I suggest that the ramifications of that scandal, while still very much unknown, could very easily turn out to be bigger than most folks on Beacon Hill realize.

    Read More

  • November 24, 2010
    By David S. Bernstein

    I've been struck by something in the news recently: hazing. There have been a couple of incidents, in Needham and now Agawam, making the news. Hazing is one of those things that for many years was considered perfectly normal and acceptable -- people doing it might have been concerned with how it could look to some people, but didn't think they were actually doing anything wrong, or anything they could, or should, get in trouble for.

    Read More

  • October 26, 2010
    By David S. Bernstein

    Every time you think that Massachusetts Republican Party has hit its lowest possible ebb, they surprise you by falling even further.

    This is especially true in the state senate. At the end of the 1990s the GOP caucus was down to 7 (from a high of 16 after the 1990 election), which seemed like surely the bottom -- but no, they dropped to 6 in the 2000 election.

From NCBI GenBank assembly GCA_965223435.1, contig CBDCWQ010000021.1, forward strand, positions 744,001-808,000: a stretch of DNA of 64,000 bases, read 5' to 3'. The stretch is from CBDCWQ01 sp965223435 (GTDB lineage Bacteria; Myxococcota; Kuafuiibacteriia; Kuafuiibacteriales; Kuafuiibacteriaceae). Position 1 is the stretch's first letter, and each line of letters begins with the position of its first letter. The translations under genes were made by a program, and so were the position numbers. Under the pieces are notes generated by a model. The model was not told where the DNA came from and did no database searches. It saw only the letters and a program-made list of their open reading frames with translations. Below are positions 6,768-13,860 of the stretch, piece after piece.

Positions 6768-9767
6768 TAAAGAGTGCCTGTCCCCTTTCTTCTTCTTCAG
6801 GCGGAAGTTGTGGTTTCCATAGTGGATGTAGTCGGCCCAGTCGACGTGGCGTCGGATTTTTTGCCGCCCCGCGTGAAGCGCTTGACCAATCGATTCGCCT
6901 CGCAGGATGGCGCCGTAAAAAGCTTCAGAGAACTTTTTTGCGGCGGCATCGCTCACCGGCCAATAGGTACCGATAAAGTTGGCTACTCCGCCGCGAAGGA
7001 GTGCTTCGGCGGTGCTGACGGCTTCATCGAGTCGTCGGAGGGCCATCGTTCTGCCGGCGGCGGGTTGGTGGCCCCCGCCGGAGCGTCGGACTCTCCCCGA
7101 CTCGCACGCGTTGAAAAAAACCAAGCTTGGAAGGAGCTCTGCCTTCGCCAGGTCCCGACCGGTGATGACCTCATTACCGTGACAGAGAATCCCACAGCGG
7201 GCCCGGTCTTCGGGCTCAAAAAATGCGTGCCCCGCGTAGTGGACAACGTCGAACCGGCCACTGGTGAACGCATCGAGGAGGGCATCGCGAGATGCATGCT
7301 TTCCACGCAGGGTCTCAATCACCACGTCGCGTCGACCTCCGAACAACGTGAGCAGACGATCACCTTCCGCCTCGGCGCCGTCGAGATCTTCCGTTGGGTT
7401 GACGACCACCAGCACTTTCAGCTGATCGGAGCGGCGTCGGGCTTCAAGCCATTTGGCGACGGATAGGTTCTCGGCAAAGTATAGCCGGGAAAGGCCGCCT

Read More

  • October 15, 2010
    By David S. Bernstein

    "Jim" asks:

    If Therese Murray were to lose her re-election bid who do you think would emerge to be the next Senate President?

    It's a great question, because so much of the leadership is on the way out or not considered quite up to the task. It's possible that Stan Rosenberg could get the nod, as a one-session placekeeper.

    Read More

  • September 03, 2010
    By David S. Bernstein

    "Michael" asks:

    What is your prediction in the MSE district primary?

    My prediction? PAIN!

    No, I just like saying that. I don't think Sal D. and Tim Flaherty will actually end up in fisticuffs, although I don't think we'd be all that surprised, would we? Flaherty has been working hard on this rematch, right since the end of the first fight (the special election to replace Anthony Galluccio -- who it seems is hanging around the trail with Sal), but I don't think he can pull it off.

    Read More

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Q&A #6: Next Senate Prez
Published 9/23/2011 by David S. Bernstein
"Johnnie Mox" asks: Even though the Senate President announeced she was keepng her firm grip on the Senate Presidency for a few years, things always...

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Boss Tolman
Published 8/31/2011 by David S. Bernstein
Brighton's Steven Tolman has wrapped up the battle to be the next president of the Massachusetts AFL-CIO, as the Globe and others reported yesterday. Tolman's...